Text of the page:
Chris Mardon fabricates a removable wooden bunk headboard
Many new (and some not so new) yachts are not fitted with headboards to their bunks, probably to reduce manufacturing costs, writes Chris Mardon.
My wife has a convenient bulkhead to lean her head against but on my side of the bunk, the mattress ends with a sheer drop to the floor.
I’d been making do with a wedge of foam to stop my pillows falling off but it wasn’t very successful and it didn’t support my head when reading in bed.
With little else to occupy my mind on a cold winter’s night, I had a lightbulb moment when I suddenly realised the benefits that could be gained from having a headboard at the end of my side of the bunk.
I could find nothing online, so the only solution was to make my own.
But first I had to consider what features I wanted to include:
- Best made from wood
- Easily removable so it wouldn’t obstruct us from making the bed
- High and wide enough to support my head and pillows
- Strong enough to resist the high leverage load
- Must not obstruct access to the bunk nor to the under-bunk sail bin locker
- Should be easy to stow
The whole assembly comes in two parts, a headboard and a mounting bracket.
The mounting bracket had to hold the headboard 75mm aft from the bulkhead so it would clear the lip of the under-bunk stowage lid.
Anyone considering this project should choose a width and height that suits their own yacht’s dimensions.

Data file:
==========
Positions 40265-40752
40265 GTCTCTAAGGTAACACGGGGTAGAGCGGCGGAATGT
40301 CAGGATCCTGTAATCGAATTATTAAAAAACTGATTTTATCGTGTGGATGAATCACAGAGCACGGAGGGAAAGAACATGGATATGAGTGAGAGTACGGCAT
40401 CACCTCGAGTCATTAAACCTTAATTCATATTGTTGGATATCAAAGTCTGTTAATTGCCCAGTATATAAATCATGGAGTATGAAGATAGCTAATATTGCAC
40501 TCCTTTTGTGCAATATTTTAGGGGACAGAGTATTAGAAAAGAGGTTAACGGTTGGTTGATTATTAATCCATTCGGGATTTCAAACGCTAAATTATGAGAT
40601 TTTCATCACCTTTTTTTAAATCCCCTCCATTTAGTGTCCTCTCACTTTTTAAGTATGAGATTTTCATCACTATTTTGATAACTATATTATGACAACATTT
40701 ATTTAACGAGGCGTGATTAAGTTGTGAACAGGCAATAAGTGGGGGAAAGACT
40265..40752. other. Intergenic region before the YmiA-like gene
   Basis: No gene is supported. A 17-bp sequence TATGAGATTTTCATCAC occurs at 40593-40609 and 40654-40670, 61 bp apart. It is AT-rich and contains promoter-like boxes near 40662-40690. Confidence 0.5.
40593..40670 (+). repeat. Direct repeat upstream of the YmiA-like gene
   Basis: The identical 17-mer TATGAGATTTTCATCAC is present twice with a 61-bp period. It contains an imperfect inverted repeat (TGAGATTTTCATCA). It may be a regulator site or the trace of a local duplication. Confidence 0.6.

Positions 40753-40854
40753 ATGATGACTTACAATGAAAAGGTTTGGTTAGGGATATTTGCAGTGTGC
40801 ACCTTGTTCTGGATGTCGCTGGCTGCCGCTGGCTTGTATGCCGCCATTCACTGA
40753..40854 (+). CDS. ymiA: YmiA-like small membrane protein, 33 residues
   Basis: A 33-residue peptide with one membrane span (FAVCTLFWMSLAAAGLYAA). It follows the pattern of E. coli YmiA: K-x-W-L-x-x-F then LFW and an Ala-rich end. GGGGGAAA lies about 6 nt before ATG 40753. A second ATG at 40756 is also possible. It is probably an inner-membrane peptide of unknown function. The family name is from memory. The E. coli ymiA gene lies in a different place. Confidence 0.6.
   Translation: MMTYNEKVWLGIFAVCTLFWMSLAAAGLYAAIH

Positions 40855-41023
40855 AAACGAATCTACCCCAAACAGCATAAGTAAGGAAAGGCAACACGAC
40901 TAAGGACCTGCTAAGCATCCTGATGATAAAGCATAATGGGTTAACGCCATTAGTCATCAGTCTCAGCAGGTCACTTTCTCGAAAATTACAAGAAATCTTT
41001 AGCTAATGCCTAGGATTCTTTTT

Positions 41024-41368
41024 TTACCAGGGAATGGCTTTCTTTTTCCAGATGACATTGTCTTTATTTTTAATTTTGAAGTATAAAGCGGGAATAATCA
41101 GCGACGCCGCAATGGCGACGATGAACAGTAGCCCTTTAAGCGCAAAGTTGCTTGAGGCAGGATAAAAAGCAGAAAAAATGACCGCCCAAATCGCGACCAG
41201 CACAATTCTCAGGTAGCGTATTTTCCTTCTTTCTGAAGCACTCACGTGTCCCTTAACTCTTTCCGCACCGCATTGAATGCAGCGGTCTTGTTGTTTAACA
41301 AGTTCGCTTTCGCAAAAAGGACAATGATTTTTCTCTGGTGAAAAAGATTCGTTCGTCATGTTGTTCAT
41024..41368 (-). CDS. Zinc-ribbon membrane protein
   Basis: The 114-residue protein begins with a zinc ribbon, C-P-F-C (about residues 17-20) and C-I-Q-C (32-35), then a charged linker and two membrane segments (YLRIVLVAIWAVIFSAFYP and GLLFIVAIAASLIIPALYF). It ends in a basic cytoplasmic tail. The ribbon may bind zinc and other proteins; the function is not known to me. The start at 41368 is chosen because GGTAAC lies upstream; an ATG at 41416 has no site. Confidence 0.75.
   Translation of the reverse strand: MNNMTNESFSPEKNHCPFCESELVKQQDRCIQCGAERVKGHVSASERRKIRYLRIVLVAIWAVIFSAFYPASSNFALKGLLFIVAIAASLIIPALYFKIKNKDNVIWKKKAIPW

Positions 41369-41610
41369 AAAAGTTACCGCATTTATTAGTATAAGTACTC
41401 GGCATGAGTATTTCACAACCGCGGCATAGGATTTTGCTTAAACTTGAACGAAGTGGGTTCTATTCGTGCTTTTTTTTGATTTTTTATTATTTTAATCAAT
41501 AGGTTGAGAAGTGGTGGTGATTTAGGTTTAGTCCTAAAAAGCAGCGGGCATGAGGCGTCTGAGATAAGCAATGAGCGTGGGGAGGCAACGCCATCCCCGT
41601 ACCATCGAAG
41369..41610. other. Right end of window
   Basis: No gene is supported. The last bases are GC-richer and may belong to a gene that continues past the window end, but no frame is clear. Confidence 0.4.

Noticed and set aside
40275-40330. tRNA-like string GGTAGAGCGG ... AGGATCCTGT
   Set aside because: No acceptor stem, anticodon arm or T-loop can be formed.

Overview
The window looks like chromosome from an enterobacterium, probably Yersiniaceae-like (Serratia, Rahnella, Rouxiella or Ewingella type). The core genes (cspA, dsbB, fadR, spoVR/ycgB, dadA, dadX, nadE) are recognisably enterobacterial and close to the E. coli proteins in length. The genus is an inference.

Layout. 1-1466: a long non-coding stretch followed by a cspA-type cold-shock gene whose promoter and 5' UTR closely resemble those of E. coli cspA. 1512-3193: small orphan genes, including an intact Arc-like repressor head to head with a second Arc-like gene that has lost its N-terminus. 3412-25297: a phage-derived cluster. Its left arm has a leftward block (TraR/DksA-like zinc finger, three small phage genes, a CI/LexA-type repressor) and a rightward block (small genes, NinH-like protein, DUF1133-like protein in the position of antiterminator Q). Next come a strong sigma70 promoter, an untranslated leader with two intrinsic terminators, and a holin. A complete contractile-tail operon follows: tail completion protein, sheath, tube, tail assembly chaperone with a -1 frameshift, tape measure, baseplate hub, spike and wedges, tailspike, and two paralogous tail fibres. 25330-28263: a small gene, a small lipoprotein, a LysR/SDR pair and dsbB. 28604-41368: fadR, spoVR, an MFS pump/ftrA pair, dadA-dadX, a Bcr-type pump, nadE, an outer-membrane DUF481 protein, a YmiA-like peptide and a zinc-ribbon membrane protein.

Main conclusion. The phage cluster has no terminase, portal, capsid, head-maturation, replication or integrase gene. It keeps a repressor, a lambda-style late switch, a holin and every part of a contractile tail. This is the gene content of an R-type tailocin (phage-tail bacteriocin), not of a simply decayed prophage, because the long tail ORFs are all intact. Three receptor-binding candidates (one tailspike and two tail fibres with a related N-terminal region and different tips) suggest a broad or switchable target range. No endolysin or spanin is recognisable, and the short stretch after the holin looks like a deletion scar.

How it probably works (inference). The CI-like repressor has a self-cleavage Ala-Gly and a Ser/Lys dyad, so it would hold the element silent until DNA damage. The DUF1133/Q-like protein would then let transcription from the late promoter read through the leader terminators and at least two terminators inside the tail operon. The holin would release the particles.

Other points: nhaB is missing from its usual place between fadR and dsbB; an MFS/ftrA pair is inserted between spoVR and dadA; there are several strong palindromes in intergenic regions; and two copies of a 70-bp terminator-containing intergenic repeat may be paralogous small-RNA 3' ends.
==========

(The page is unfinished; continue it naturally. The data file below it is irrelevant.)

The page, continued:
With the help of scissors and sticky tape, I made a mock-up in cardboard which helped me decide on the most suitable dimensions.
Materials to make a headboard
I chose good quality 18mm WBP plywood to make the headboard.
I did consider using marine ply but the very minor difference in looks didn’t justify the extra cost.
For the mounting bracket, I used oak because it’s very strong, looks good and stays stable once properly dried.
The fact that I have a plentiful supply of oak in my woodshed might have influenced my choice but because its moisture content was higher than ideal I had to let it dry indoors before I could use it.
Any other hardwoods (teak, mahogany, iroko etc) would work well; the nearer it matches the interior wood of your yacht the better it’ll look.
Tools and glues
I used a bench saw, a chop saw, a band saw, a belt sander and a router to make this project but it could easily be made with fewer tools.
After the wood is cut to size it would only be necessary to drill, clamp and stick it all together, then sand the two components and varnish them.
Few things are as quintessential to the archetypal sailboat as gleaming, iridescent woodwork that is indicative of a recent coat…
Don Fitzroy Smith fashions cheap, light, easy to stow and make bunk ladder and headboards for getting in and out…
Barry Pickthall makes a cheap and simple sleeping comfort upgrade - a double boat berth
I decided to use an expanding PU adhesive because it was on my shelf and superbly suited to this application.
PU expanding glues are excellent at gap filling but they must be clamped while setting or they could blow the joint apart.
They have about ½ hour working time before they start to cure.
Making the mounting bracket
Ensure the front and back wooden plates on either side of the slot in the bracket have their grain running parallel to the long edge of the slot (unlike me).